Three thoughts on the Utah Jazz’s 113-107 loss to the Philadelphia 76ers from Salt Lake Tribune Jazz beat writer Andy Larsen.
1. Mental mistakes cost the Jazz a win
It’s really tough to win a game in which you shoot 18 percent from 3 and 56 percent from the free-throw line, but somehow, the Jazz were in pole position to do so in the fourth quarter. But a string of simple mental mistakes cost them.
Mental mistake category one: Ricky Rubio’s fouling. Twice down the stretch, Rubio fouled the Sixers to send them to the charity stripe when he probably didn’t need to: once on a double-down on Joel Embiid that Rudy Gobert probably had covered, then on J.J. Redick with under 90 seconds to go.
Both were sort of understandable from a certain perspective. Embiid is a talented post scorer and the Jazz had success with bringing help against him all night, and Rubio had picked up a steal on the previous possession before fouling Redick. But fouling is such a bad outcome, because you’d prefer to at least give them an opportunity to miss.
Mental mistake category two: defensive communication. First, Ben Simmons had an and-one opportunity thanks to a play in which Redick pushed Rubio into Jae Crowder, giving Simmons a lane to the basket. First of all, it’s definitely an illegal play, but that’s rarely called late. In those situations, the Jazz need to communicate to figure out how they can stop Simmons from having a full lane to the basket.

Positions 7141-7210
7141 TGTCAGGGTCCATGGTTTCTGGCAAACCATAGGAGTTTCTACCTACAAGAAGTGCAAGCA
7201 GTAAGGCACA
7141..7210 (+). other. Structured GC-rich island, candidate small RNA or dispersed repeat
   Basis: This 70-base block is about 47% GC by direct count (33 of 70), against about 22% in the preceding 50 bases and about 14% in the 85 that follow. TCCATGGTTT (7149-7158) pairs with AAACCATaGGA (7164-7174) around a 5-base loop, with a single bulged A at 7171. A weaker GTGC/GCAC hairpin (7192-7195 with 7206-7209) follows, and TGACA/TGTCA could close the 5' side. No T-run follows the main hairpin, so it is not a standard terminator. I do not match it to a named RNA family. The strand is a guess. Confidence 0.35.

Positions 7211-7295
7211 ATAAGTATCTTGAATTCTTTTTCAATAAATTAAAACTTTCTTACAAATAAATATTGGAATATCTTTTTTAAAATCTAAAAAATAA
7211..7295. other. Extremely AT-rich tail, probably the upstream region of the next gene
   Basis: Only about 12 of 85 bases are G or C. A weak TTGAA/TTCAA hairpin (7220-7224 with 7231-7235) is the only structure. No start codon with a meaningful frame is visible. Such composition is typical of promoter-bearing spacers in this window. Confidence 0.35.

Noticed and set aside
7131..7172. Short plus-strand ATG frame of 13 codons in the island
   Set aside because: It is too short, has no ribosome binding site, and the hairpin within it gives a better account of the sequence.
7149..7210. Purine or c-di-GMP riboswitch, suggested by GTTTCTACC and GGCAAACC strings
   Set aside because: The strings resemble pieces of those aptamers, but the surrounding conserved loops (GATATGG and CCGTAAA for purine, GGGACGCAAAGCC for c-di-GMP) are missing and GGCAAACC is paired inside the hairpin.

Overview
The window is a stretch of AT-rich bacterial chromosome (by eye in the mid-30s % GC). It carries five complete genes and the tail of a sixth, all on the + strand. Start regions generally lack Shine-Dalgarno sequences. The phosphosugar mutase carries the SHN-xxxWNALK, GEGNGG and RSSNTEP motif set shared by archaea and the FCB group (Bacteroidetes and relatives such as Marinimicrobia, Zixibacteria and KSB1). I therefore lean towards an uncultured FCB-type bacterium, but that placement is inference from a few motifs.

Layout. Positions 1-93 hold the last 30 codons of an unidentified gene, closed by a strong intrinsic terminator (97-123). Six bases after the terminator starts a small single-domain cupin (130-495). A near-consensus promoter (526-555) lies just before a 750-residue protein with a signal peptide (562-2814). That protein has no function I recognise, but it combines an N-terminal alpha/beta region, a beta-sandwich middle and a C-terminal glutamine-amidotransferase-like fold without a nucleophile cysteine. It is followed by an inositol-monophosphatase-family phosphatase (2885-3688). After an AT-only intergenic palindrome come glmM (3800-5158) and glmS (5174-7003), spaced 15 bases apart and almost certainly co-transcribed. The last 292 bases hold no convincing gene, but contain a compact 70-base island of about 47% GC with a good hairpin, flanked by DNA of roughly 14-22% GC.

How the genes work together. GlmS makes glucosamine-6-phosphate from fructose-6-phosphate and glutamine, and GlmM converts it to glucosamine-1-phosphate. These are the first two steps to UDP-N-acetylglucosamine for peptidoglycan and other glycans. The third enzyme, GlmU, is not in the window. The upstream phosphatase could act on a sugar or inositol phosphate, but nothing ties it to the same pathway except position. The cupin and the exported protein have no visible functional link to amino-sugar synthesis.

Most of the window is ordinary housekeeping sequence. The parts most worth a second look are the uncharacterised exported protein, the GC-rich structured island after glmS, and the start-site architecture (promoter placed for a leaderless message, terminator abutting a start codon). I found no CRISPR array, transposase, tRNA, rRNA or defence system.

This one was more damaging, though. With 20 seconds left in the game and five seconds on the shot clock, the Jazz let Jimmy Butler get this wide-open layup attempt.
Joe Ingles probably shouldn’t just get beaten to the rim like this, but Jimmy Butler played it well. Essentially, Rudy Gobert was focused on defending the action for Redick on the perimeter, so his screen and help senses didn’t go off when Butler ran by him. You can see in the video that Ingles wants Gobert further back so he can help, but Gobert wants to challenge the perimeter shot from Redick or Embiid, too. It’s a tough ask, but the very worst thing the Jazz could give up was a layup.
These kinds of mental mistakes were uncharacteristic for this Jazz squad during the run a year ago, but have been more frequent in the first 15 games. Cleaning up these kinds of mistakes requires a focus that the Jazz haven’t demonstrated consistently, both individually and collectively.
2. Play the starters, or play the players who got you there?
There are some wonky plus-minuses tonight. Rudy Gobert ended up as a -26, which ties for the worst regular-season plus-minus of his career. I thought Gobert’s best came and went during this game, he picked up two fouls early, but then played like he was in foul trouble at times after that, even when he wasn’t.
That led Quin Snyder to play Favors for most of the second and third quarters. Usually Gobert ends the first half, but Favors got the honors thanks to his good play, sparking the run that brought the Sixers' lead from 16 to two. And in the third quarter, the Sixers again started out scoring well, and again the Jazz came back with Favors at center lineups.